Report: Yemen school bus bombing not justified

A Saudi-led coalition investigative team said Saturday a coalition airstrike that hit a school bus in Yemen killing dozens of children last month was not justified.

Yemenis inspected a destroyed bus at the site of a Saudi-led coalition airstrike on Aug. 10, a day after the strike hit the bus, which was carrying children at Dhahyan market in the northern province of Saada, Yemen. A coalition investigative team has since admitted the attack was not justified. Photo by Stringer/EPA-EFE
Yemenis inspected a destroyed bus at the site of a Saudi-led coalition airstrike on Aug. 10, a day after the strike hit the bus, which was carrying children at Dhahyan market in the northern province of Saada, Yemen. A coalition investigative team has since admitted the attack was not justified. Photo by Stringer/EPA-EFE

The Aug. 9 Saudi-led coalition airstrike in Dhahyan market in the northern province of Saada, Yemen, killed at least 50 people, mostly children, and injured 77, the ministry said, CNN reported.

Mansour al-Mansour, official spokesman of the Arab Coalition’s Joint Incident Assessment Team, said at press conference Saturday that video from the plane that conducted the strike was analyzed for the report.

Saudi Arabia’s official news agency initially reported that the strike was a legitimate military action in retaliation to a Houthi ballistic missile attack and Mansour maintained Saturday it was still a legitimate military target because it had Houthi leaders and led to the killing of a number of Houthi leaders. However, he also admitted that “the raid on Dhahyan does not comply with the coalition’s rules of engagement,” because the bombing was not justified at the time, since the target was not a threat to the coalition forces.

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Mansour also called on the coalition to hold those responsible for mistakes in Dhahyan raid responsible.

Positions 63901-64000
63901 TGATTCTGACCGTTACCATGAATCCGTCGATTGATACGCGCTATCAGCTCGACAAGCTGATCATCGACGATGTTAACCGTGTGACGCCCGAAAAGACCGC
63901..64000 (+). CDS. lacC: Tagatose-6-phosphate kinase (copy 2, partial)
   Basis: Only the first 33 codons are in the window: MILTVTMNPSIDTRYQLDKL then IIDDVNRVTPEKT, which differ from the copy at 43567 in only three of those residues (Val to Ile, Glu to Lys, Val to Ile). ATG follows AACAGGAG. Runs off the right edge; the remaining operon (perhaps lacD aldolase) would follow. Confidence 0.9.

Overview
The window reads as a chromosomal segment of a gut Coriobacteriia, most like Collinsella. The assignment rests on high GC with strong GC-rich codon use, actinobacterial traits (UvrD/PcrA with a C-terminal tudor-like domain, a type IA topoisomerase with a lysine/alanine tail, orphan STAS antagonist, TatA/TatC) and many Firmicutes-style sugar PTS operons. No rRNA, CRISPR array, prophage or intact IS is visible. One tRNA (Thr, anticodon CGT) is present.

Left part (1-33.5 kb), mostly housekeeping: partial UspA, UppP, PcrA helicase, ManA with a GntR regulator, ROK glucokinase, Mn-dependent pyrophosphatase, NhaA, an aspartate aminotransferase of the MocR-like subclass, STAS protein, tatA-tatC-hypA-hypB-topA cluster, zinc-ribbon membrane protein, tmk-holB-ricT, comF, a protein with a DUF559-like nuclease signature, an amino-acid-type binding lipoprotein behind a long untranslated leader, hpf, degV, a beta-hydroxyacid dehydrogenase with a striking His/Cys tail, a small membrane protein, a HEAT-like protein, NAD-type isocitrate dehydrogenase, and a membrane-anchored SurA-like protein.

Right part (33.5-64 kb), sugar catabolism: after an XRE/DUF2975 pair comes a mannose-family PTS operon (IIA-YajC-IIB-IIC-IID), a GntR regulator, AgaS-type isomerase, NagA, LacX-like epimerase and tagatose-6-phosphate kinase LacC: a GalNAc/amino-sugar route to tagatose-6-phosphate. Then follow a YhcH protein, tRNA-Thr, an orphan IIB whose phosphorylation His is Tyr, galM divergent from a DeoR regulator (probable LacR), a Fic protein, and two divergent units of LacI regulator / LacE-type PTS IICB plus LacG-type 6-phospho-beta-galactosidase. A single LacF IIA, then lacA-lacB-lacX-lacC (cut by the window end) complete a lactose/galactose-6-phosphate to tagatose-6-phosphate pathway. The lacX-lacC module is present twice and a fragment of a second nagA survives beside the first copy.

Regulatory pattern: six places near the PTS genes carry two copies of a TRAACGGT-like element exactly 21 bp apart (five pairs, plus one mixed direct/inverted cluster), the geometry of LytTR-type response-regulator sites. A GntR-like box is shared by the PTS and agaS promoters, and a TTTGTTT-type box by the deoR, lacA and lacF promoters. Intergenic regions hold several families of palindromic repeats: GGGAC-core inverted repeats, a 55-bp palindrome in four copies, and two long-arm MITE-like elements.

In response, the Saudi and United Arab Emirates coalition agreed Saturday with the report and pledged to “hold the ones who committed mistakes accountable.”

The attack led to widespread condemnation.

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U.N. Secretary-General António Guterres condemned the airstrike and offered condolences for the families of the victims. He called on all parties involved in the Yemen civil war to respect international humanitarian law and called for an independent investigation.

Following the bus attack, some Congress members called on the U.S. military to clarify its role in the war and investigate whether support for the air raid could render American military personnel “liable under the war crimes act.”

The Saudi coalition, which has had U.S., French and British logistical and intelligence support, has carried out strikes in Yemen to reinstate the internationally recognized presidency of Abdu Rabbo Mansour Hadi, whom rebels drove into exile three years ago.

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The United Nations’ human rights agency said in a report Tuesday that parties to the civil war in Yemen may have committed war crimes over the three years. At least 6,660 civilians have been killed and more than 10,500 injured in the conflict, according to the Office of the High Commissioner for Human Rights.

Yemen, also reeling from a multi-year cholera epidemic that’s killed more than 2,300, has the greatest humanitarian crisis in the world, humanitarian agency Cooperative for Assistance and Relief Everywhere said.

“Since [2015], 22.2 million people are now in need of humanitarian assistance, among which 11.3 million are in acute need of immediate assistance to save or sustain life, mostly women and children,” the group said.

In June alone, the coalition carried out 258 air raids on Yemen, nearly one-third of which targeted non-military sites.

BySommer Brokaw